From the students’ perspective, apprenticeship programs like these will put them on a faster route toward good paying, rewarding careers. They will also infuse more of their income into the economy that would have otherwise gone towards paying off their incredibly burdensome school debt.

Provide Options For Those With Certifications

Be clear to students that participating in apprenticeship initiatives doesn’t mean they’re tied to the companies after completing the program. The desire to continue employment should remain up to the businesses and the individual. Undoubtedly, some attrition will occur, but for the most part, it will stem from the students’ desire to take their newly acquired skills a different direction.

The economic benefit for the state and companies will remain, though. The individuals that complete the apprentice program, but find other opportunities, will be lucrative economic engines on their own. Those students that continue with the company will be valued assets who have completely bought into the business.

Apprenticeship programs will rise to prominence as the labor shortage in California continues to grow. The question then becomes how to make them successful. Looking at Colorado’s success is a good start.

About the Author: Margo Turner is the Founder and CEO of Powerminds, a tribe of strategic and creative minds invested in transforming education, workforce and economic development that spans every discipline and every kind of partner. She can be reached at margo@power-minds.com.

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Easy Button for Guided Pathway Deadline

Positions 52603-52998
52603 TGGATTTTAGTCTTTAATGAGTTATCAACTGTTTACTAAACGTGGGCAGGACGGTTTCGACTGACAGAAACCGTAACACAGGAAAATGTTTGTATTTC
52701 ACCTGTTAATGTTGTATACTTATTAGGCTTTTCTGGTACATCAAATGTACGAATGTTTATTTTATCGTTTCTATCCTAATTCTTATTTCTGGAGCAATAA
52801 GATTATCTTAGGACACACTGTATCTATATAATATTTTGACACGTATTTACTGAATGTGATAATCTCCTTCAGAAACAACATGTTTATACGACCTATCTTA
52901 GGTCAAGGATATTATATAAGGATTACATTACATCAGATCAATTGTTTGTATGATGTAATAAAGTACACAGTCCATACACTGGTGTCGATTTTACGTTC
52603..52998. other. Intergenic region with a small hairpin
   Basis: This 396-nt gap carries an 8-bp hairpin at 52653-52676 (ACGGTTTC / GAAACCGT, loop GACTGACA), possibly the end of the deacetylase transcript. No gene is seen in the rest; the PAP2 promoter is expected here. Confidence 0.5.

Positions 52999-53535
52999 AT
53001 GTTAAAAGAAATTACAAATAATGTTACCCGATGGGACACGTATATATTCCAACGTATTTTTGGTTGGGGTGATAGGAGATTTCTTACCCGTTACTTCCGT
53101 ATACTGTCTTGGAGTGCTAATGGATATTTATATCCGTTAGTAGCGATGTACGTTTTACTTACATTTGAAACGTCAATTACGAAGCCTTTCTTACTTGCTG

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THE NOVEMBER DEADLINE IS APPROACHING
Let Powerminds take the burden off your plate and let us help you with this project.[/vc_column_text][vc_empty_space][vc_separator type=”normal” color=”#e8e8e8″ thickness=”1px” up=”10px”][countdown year=”2017″ month=”11″ day=”1″ hour=”0″ minute=”0″ show_separator=”hide_separator” color=”#a0a0a0″][vc_separator type=”normal” color=”#e8e8e8″ thickness=”1px” up=”10px”][/vc_column][/vc_row][vc_row css_animation=”” row_type=”row” use_row_as_full_screen_section=”no” type=”full_width” angled_section=”no” text_align=”left” background_image_as_pattern=”without_pattern” css=”.vc_custom_1505259228773{margin-top: 20px !important;padding-bottom: 30px !important;background-color: #f4f4f4 !important;}”][vc_column width=”1/2″][vc_column_text]A Solution and The Partner to Get You There
Powerminds is outsourced-capacity to deliver:

  • An accurate self-assessment by fall of 2017
  • An effective multi-year work plan by spring of 2018
  • Building the plan and implement the plan

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Powerminds has unique expertise in: